German Pork Roast with Mustard Gravy (Senfbraten)
We think German food can get an unfair reputation of being bland and a little flavorless. Known in German as senfbraten, this traditional German pork roast with a mustard gravy definitely disproves that reputation. Now, we know there is a good chunk of people that don’t like mustard, or cannot imagine how mustard would be good in a gravy, but trust us, the mustard is key to this recipe. Rubbing the pork roast with the mustard helps the seasoning adhere to the roast and boosts flavor without leaving a “yellow mustard” flavor behind. Similarly, using the mustard in the gravy helps to brighten up the flavor of the gravy without making it taste overly “mustardy.”
We recommend serving this recipe with traditional side dishes like boiled potatoes and sautéed green beans. Other good options to serve on the side of this roast would include spätzle, dumplings, sauerkraut, and apples. We particularly enjoy this recipe in the fall and winter months for a hearty, seasonal meal. Pair it with an Oktoberfest bier or a German riesling and enjoy for the full German experience.
Have you tried this recipe? Do you think the mustard taste comes through the dish, or does it just help bring together all of the flavors? Let us know in the comments below.
Rub the pork loin roast all over with mustard and season generously with salt and pepper.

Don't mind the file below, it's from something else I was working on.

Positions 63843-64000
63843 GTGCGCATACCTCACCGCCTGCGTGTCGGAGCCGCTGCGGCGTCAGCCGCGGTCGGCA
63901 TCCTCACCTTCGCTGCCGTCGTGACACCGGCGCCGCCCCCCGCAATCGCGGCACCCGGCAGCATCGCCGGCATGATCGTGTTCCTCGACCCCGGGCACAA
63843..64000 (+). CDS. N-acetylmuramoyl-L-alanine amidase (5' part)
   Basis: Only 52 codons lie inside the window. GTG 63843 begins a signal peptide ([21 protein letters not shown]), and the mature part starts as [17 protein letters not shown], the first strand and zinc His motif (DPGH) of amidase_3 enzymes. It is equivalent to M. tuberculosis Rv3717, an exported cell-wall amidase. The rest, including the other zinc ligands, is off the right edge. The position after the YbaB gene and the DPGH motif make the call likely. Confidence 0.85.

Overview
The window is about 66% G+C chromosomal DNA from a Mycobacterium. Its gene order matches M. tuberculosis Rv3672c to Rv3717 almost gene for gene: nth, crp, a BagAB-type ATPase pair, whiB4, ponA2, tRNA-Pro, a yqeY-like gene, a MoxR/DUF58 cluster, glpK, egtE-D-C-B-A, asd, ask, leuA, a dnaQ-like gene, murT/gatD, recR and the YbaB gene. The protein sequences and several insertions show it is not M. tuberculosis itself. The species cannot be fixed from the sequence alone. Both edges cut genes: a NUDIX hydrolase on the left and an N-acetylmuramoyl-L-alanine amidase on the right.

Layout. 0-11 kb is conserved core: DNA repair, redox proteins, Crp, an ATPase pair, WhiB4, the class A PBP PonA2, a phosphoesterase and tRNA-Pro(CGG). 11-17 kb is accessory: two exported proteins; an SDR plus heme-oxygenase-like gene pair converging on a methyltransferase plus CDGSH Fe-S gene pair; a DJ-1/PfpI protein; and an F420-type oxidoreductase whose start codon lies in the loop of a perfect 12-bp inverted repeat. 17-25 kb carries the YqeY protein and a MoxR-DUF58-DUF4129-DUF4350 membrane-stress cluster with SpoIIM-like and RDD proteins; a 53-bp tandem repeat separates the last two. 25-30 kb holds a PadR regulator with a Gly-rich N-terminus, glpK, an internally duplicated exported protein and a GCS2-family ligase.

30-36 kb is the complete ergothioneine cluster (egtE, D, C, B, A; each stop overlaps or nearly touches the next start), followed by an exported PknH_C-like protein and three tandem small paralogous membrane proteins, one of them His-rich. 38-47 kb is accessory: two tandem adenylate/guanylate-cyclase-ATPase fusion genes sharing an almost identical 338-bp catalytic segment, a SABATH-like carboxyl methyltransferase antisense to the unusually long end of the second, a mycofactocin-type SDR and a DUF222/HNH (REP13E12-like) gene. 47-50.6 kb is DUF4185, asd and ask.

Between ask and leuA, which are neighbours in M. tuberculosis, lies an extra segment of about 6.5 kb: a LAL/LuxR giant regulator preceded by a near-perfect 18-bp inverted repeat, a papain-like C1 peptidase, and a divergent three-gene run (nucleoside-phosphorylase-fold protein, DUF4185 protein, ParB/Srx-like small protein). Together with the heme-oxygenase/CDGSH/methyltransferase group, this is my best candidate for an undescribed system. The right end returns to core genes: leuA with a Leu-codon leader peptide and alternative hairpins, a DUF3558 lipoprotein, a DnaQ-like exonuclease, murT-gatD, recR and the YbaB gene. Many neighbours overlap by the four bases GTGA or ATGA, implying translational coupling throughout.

*Note if you get the roast from Lake Geneva Country Meats, the roast will likely be netted together. Removing the netting and cook the two “halves” separately.
Add 2 tbsp. butter to a Dutch oven and melt over medium high heat. Once melted, sear the roast on all sides until browned. When the roast is browned, remove the pork and set aside.
Add the remaining 1 tbsp. of butter to the Dutch oven, and add the onions and cook for 3 minutes. Then add the garlic and cook for one minute. Next pour in the white wine, stir, and cook for 2 minutes to evaporate the alcohol. Return the pork to the pot, and add the beef broth, parsley flakes, thyme, and bay leaf. Bring the mixture to a boil, then reduce to low heat, and simmer for about 90 minutes, until the roast reaches 145ºF.
Once cooked, discard the bay leaf, and remove the roast to a cutting board. Cover with foil to keep warm. Whisk together the cornstarch and cold water to make a slurry, then whisk the slurry into the gravy to thicken it. Add 1-2 tsp. of mustard and salt and pepper to your taste.
Slice the roast and serve with boiled potatoes and sautéed vegetables. Pour the gravy over all of the meal. Enjoy!!
Get more great recipes at lakegenevacountrymeats.com
Riesling is an amazing grape that can make delicious sweet wines and delicious dry wines! Dry rieslings are particularly food friendly.
- Mosel, Germany
- Alsace, France
- Columbia Valley, Washington
Pairs great with:
- Dry riesling pairs with almost anything, sweet riesling pairs great with spicy food